Infraction vs. Misdemeanor: What’s the Difference?

Updated May 23, 2024
6 min read
Title "Infraction vs Misdemeanor"; Themis, envelope, handcuffs, US flag, police ID card

If you or a loved one has recently received a ticket, you might find yourself uncertain about its implications. Is it an indication of a minor violation, also known as an infraction, or a more serious offense, termed a misdemeanor? A common question that arises in such situations is, what is the difference between a misdemeanor and an infraction? Understanding this distinction is crucial as it impacts the potential legal consequences and the overall gravity of the situation.

Felony to Misdemeanor to Infraction

The legal system divides crimes into categories. These categories are there to break down crimes into severity. They go from felony to misdemeanor to infraction, from worst to least. A clear understanding of the differences between these categories can help decide whether to charge a person with a misdemeanor vs. an infraction.

There are different degrees of punishment for each, as laid out in the table below:

Felony conviction
  • Most severe
  • Prison/jail time
  • Stays on your permanent criminal record
  • Parole after prison time, which can impact your ability to get a job or move
Misdemeanor conviction
  • Medium severity
  • Jail time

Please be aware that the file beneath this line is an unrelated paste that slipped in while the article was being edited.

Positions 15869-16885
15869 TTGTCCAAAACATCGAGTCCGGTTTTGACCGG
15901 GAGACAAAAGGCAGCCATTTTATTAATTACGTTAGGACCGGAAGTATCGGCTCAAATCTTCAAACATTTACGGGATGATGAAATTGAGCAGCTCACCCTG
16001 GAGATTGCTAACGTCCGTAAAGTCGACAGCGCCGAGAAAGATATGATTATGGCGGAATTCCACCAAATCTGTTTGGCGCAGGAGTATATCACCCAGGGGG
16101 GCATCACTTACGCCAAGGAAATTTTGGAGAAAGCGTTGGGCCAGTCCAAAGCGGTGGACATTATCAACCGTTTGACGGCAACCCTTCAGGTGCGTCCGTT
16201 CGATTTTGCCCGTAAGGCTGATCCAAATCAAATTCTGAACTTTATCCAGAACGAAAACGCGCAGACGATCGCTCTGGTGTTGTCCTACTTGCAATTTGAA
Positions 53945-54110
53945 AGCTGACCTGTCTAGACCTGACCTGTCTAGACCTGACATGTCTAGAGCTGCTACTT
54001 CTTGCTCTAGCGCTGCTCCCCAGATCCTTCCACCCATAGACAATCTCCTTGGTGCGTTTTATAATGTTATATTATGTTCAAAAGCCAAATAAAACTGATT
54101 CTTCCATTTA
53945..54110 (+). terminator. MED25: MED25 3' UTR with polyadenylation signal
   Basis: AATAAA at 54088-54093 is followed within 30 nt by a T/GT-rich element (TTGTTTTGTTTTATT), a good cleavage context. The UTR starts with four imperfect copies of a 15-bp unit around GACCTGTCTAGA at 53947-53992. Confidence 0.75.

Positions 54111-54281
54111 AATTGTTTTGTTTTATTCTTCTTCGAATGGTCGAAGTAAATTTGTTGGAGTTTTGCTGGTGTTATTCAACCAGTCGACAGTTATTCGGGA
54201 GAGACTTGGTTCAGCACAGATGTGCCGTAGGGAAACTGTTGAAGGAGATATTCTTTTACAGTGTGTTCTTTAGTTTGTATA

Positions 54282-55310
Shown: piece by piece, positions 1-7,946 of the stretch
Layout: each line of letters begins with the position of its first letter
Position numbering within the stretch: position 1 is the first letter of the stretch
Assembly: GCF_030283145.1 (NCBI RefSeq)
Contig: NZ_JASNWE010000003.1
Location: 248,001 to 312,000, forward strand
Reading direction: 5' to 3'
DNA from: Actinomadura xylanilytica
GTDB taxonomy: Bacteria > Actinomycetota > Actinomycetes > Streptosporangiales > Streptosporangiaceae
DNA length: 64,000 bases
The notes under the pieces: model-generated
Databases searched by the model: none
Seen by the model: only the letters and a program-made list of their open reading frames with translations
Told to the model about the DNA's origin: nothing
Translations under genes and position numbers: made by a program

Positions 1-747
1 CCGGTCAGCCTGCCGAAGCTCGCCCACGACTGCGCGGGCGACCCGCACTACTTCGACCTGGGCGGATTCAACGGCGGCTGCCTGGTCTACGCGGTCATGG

• Hundreds of dollars in fine
  • Stays on your record for a specific length of time but can be expunged
  • Probation after jail time, which can impact your ability to get a job or move


  • Minimal severity
  • No jail time
  • Usually $250 in fines
  • Nothing on your record
  • No probationary period

If you are facing a misdemeanor or infraction for a criminal offense, whether something becomes part of your criminal record depends on the conviction. A misdemeanor charge or felony conviction will almost always result in jail time or prison time, a mark on your record that may be permanent, and a fiscal punishment upwards of tens of thousands of dollars. 

What Is an Infraction?

So, what is an infraction? It is a criminal charge for minor violations of the law. Most people have actually committed an infraction without realizing it was called that. Infractions include traffic violations such as:

  • Fix it tickets for broken lights or signals

  • Failure to use a turn signal

  • Tailgating

  • Parking tickets

  • Speeding

  • Failure to yield to a pedestrian

Other infractions include things like:

  • Violating a leash law when walking a dog;
  • Fishing without a license;
  • Camping without a license;
  • Housing violations, usually in relation to a rental property;
  • Noise violations.

What Is a Misdemeanor?

A misdemeanor is a criminal violation based on local, state, or federal laws. Misdemeanors are not as bad as felonies, but some gross misdemeanors might be close. Misdemeanors include things like:

  • Severe traffic violations such as reckless endangerment, e.g., speeding 30 mph over the speed limit

  • Simple assault

  • Animal cruelty

  • Domestic abuse

  • Trespassing

  • Disorderly conduct

  • Petty theft under a certain amount of money

  • Driving on a revoked license

  • Drug violations

The Difference Between Infraction and Misdemeanor

What's the difference between misdemeanor and infraction? These terms hint at the gravity of an offense and, subsequently, the potential penalties involved. Let's explore this further and shed some light on the key distinctions between an infraction and a misdemeanor.